Help a Newbie Out?!

Discussion in 'Digital Photography' started by heydonz, Apr 10, 2008.

  1. heydonz macrumors newbie

    Joined:
    Apr 10, 2008
    #1
    Hi All,
    As a graphic designer, I've been interested in photography for years. I've finally gotten more serious about it as of late. While out for a visit to my hometown on the east end of Long Island, I captured some interesting beach scenes with my olympus digital camera. After I have gifted a few, I have been approached by friends of friends to purchase copies of those and asking if I have others.

    My questions...

    What do I charge for something like that?
    The few that I gave as gifts were 5" x 7" black & whites that I put in some nice contemporary black frames, matted that I had purchased in Kohl's! I'd like to frame up some of the others in 8 x 10's or larger.

    Second question...
    I think its time that I purchase a digital SLR but really have no idea where to begin. With my graphic design I know I'll get alot of use out of it but I also don't want to have to read a manual for two weeks to learn how to use it! Budget...starting out I'd have to stay well under $1000 bucks.

    Can I make a living at this??? My creative juices are flowing!

    Thanks so much for your advice in advance. Any other tidbits are greatly appreciated! :)

    Donz
     
  2. SLC Flyfishing Suspended

    SLC Flyfishing

    Joined:
    Nov 19, 2007
    Location:
    Portland, OR
    #2
    As far as a starter DSLR is concerned, I'd say that the standard answer is in order. "The way to go is what ever feels right in the hand out of the following":

    Nikon D40 or D40x
    Canon XTi or XT if you can find it
    Sony Alpha A100
    Pentax K100D, K100D super, or K200D
    Olympus E-410 or E-510

    Those all should get you started at under $1000, but extra lenses will get you there fast so consider buying body only and getting one or two modestly priced (perhaps even used) lenses that you know you'll get a lot of mileage out of. Maybe that will include the standard kit lens, maybe not, just weigh it out before you start.

    SLC
     
  3. ChrisA macrumors G4

    Joined:
    Jan 5, 2006
    Location:
    Redondo Beach, California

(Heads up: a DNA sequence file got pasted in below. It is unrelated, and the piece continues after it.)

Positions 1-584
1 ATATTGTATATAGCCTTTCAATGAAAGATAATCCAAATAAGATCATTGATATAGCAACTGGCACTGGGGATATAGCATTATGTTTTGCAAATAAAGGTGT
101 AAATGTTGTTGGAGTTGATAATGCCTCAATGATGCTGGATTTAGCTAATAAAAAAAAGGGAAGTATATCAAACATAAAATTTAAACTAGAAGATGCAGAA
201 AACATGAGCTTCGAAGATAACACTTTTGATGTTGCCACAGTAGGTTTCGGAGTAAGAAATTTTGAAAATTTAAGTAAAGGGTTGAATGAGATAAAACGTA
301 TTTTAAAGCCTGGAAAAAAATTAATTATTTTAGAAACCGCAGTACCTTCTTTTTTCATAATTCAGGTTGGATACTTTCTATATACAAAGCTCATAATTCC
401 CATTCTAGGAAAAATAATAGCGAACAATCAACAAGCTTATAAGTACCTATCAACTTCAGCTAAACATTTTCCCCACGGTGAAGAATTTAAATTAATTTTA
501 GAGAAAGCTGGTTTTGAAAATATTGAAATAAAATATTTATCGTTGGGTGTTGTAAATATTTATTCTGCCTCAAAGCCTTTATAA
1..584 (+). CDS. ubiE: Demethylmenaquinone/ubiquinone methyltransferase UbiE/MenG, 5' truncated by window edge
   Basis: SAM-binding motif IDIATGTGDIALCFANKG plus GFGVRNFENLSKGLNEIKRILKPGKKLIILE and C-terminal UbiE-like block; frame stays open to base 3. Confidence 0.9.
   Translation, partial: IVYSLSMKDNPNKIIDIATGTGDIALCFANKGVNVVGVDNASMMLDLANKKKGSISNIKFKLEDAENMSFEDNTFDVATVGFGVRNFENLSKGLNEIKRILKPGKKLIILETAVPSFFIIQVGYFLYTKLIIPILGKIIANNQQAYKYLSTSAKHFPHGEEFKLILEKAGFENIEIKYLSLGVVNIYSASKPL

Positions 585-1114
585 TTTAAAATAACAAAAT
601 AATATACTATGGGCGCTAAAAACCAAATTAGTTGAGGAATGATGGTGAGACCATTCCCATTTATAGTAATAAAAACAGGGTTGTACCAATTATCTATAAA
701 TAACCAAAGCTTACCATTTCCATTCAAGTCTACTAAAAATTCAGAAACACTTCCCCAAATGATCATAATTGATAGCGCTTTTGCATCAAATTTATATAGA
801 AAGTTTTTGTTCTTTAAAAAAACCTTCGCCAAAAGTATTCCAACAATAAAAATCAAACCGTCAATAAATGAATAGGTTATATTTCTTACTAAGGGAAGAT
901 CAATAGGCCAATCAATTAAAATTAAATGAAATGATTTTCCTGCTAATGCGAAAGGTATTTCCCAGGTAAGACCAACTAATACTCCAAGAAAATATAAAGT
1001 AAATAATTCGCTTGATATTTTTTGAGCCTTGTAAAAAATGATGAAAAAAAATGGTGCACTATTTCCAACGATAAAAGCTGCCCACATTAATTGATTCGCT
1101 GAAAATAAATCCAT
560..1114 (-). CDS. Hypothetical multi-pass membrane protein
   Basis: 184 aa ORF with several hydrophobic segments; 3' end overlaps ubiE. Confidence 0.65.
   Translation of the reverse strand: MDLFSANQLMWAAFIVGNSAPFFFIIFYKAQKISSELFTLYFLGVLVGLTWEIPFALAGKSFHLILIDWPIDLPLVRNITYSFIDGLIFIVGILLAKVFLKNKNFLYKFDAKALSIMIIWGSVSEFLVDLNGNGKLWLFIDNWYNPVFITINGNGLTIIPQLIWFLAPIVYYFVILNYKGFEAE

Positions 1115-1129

#3
    A common rate for signed, matted, unframed prints is a $1 per square inch. Add more to cover the frame. There are all kinds of thoughts abut where and how to sign a print. On the mat, on the image on the back, pen, pencil,.... The argument has been going on 50 years and is not likely to resolve.

    If you can use a P&S camera you can use and SLR. Don't worry about having to rad a lot. All of them have a "green" setting for "full auto". However reading later will allow you to get more from the camera

    Everyone will recommend either a Nikon or Canon. Yes there are others but when you pick a brand you are pretty much commited to that brand "forever" because the next lens you buy will have to be for that brand and then you some day replace the SLR body and want to keep you lenses. So choose the brand you like then pick an SLR body and lens to match your $1K budget. Your budget is big enough that you should have no trouble.

    One thing to remember with an SLR you are buyig a lens and a body that together make up a "system". Choose each part of the system independently. also do remember that lenses make images. All the SLR body does is record the image.

    If you have taken art clases you are far, far ahead of your average beginner photographer because yo know abot how distance effects perspective and about composition and color. Think about subjects you want to shoot and distance when choosing a lens or lenses. After you pick a lens or two then buy whatever body uses up the rest of your budget. With $1K you have quite a few options. Avoid the $900 body with $100 lens scenario. Look for "balance"

    Avoid the tempation to choose a DSLR body first. Almost every beginner makes that mistake. Think "system"
     

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